Skip to content

Parashat 05/25/2011

Parashat Bamidbar

by Robert Rabinoff


These are the generations of Aharon and Moshe… (3:1)

Rashi: This tells you that anyone who teaches Torah to the son of his colleague, Scripture accounts it to him as if he had given birth to him.

R. Elazar ben Shamua says: … Let the reverence for your teacher be as your reverence for Gd (Pirke Avot 4:14)

For any tradition to survive it must be transmitted from one generation to the next, from teacher to student, parent to child, knower to seeker of knowledge.  In our tradition the ultimate source of knowledge is Gd, who revealed His Torah to the entire nation at Mt. Sinai.  But the details – the all-important detailed understanding of what exactly Gd expects of us – was given to Moshe Rabbeinu, mostly orally, and he was instructed to begin the chain of transmission to all subsequent generations.  The outlines of this chain are in the first Mishnah of Pirke Avot:  Moshe received the Torah at Sinai and passed it on to Joshua, Joshua to the Elders, the Elders to the Prophets, and the Prophets to the Men of the Great Assembly.  From there it has been passed down from teacher to student to the present day.


Anyone who has ever had a special teacher knows the impact such a person can have on one’s life.  Perhaps you chose your career because she inspired you.  Perhaps you gained one insight that was able to provide you a perspective that you badly needed at a critical time in your life.  I think the high point of my teaching career was when a student came up to me at the end of the course and told me that he now saw the world completely differently than he ever had.  This was not a testimony to my abilities, but rather to the power of the knowledge that I had gained from my teacher and that I had attempted to pass on to my classes.


Parents are, in general, our greatest teachers.  This is as it should be, as we say daily in the Sh’ma: And you shall teach [these words] to your children.  If a parent can teach the children academic knowledge that is wonderful, but parents are constantly teaching their children in any event.  How many times have you startled yourself by noticing that you are doing something exactly the way your father or mother used to do it?  How often have you listened to yourself voice an opinion or adopt an attitude that is identical to that of your parents.  Even when we rebel, it is most likely against what we have learned from our parents; our memories formed in our early years are a powerful backdrop, for better or otherwise, to much of our adult thinking and behavior.  This should give us something to ponder as we go about the business of parenting our own children.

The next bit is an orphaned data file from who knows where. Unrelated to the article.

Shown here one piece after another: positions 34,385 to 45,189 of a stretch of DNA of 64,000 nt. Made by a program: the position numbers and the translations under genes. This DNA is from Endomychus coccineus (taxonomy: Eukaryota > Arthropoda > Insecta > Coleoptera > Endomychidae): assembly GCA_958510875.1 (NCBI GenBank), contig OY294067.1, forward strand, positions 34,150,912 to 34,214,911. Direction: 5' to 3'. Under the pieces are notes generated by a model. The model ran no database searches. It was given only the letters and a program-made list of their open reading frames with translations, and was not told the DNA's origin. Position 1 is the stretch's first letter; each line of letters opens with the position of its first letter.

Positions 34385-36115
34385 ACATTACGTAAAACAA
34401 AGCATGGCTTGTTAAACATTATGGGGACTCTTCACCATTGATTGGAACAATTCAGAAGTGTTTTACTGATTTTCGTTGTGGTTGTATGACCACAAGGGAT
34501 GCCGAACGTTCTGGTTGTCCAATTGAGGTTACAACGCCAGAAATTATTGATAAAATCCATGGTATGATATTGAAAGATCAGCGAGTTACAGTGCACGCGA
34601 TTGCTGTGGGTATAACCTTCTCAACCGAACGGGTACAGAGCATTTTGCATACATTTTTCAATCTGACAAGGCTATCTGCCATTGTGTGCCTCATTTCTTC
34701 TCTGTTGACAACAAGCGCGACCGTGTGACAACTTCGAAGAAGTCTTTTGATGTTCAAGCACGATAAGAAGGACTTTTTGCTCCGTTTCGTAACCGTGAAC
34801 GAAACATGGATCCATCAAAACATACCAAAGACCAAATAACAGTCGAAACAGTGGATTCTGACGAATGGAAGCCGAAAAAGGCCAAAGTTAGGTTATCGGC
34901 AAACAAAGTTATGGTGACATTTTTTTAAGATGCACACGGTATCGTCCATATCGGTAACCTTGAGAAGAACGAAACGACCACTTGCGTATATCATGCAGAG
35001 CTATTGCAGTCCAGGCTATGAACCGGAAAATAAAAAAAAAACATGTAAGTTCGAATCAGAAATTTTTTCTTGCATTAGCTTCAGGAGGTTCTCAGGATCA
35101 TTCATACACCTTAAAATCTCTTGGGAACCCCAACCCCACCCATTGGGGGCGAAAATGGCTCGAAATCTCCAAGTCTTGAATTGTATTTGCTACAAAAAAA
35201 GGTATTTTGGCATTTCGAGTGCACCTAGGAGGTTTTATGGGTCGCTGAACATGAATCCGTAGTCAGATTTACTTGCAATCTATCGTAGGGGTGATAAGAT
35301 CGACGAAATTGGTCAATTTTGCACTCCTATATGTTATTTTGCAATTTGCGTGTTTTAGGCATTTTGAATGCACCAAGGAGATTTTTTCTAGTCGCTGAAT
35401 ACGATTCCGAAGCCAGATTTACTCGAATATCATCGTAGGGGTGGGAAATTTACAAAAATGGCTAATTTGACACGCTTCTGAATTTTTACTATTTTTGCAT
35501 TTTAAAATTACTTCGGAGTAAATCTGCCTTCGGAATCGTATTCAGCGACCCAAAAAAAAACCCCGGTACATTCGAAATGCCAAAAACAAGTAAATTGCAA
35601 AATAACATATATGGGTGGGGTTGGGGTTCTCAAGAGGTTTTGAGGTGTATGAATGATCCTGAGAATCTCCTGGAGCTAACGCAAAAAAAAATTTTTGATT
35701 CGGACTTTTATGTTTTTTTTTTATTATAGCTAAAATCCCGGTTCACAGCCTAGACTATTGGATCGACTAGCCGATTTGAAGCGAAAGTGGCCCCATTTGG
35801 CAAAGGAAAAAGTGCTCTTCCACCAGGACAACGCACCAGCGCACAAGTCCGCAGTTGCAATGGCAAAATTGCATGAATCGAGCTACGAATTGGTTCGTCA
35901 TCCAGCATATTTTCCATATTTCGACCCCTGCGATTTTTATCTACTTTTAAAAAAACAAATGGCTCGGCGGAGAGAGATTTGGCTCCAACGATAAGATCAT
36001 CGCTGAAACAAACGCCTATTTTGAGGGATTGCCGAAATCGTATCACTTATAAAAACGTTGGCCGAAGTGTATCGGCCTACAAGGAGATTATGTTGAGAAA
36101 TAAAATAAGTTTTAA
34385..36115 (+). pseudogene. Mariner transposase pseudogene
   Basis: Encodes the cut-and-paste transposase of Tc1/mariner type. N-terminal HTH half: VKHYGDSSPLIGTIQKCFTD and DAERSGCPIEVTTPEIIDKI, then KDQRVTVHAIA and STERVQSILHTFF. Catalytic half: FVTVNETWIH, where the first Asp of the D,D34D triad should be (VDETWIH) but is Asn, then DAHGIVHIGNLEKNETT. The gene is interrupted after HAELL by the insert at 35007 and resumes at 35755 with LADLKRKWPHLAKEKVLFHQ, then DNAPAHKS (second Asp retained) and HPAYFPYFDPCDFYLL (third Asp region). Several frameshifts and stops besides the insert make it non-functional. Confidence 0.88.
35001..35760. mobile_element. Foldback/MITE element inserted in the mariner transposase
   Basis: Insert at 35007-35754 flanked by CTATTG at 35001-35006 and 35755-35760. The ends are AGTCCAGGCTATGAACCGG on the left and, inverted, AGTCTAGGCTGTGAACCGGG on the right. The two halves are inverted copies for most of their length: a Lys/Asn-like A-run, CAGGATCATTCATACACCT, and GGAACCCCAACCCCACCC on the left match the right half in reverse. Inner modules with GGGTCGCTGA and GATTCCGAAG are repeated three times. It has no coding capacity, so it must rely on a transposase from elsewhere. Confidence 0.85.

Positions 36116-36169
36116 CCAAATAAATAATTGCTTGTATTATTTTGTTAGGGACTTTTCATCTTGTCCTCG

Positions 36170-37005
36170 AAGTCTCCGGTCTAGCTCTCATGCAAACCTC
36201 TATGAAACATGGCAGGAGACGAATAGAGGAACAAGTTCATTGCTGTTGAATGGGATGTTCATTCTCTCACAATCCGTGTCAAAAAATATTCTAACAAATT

Our obligations to both teachers and parents are similar – we owe both honor, reverence and awe.  Yet in our tradition, the honor, reverence and awe that we owe our Torah teacher is actually greater than that owed our parents – and the awe of our parents is mandated in the Ten Commandments!  Why should this be?  Our Sages answer simply: our parents give us physical life, the life of this world.  Our Torah teacher gives us eternal life in the World to Come.  There is no question that the material, mortal life of the body is subordinate to the life of the spirit.  Thus, as Rashi states, one who teaches another Torah, initiating him into the world of spiritual development and guiding his growth until he reaches his full spiritual stature, is considered to be that person’s true parent.  Our Sages teach us that there are three partners in the creation of a human being – the mother and the father provide the physical body, and Gd provides the Divine spark, which is our soul.  Perhaps we should add a fourth partner – the teacher, who cultures that Divine spark until it is a roaring flame of passionate love for Gd and for humanity.


Pirke Avot, Chapter 5

Mishnah 10

Seven qualities characterize the boor and seven the wise person: … 5) the wise person addresses first things first and last things last.

When you ask a Rabbi a series of questions, he will generally quote this Mishnah and proceed to ask your questions in the order you asked them.  This is actually a great compliment, for he is assuming you have thought through the problem to the best of your ability and are presenting your questions in a logical order, one that will fill in the gaps in your knowledge and will correct your thinking where it needs correcting.  In another sense, it means that a wise person takes care of the more important things first – and what are they?  The most important thing we have to address is our immortal soul.  We must make our spiritual development our #1 priority in life.  If we do, all the other issues we have will fall into line.  If we don’t, we may have fleeting success in some areas of life, but it will all turn into dust and ashes in our mouth at the end.  We have this idea that we have to “take care of #1.”  It’s often used as an excuse for all kinds of selfish, irresponsible and immature behavior.  What it really means is that we should be taking care of our relationship to the #1 of the Universe.  Then He will take care of us!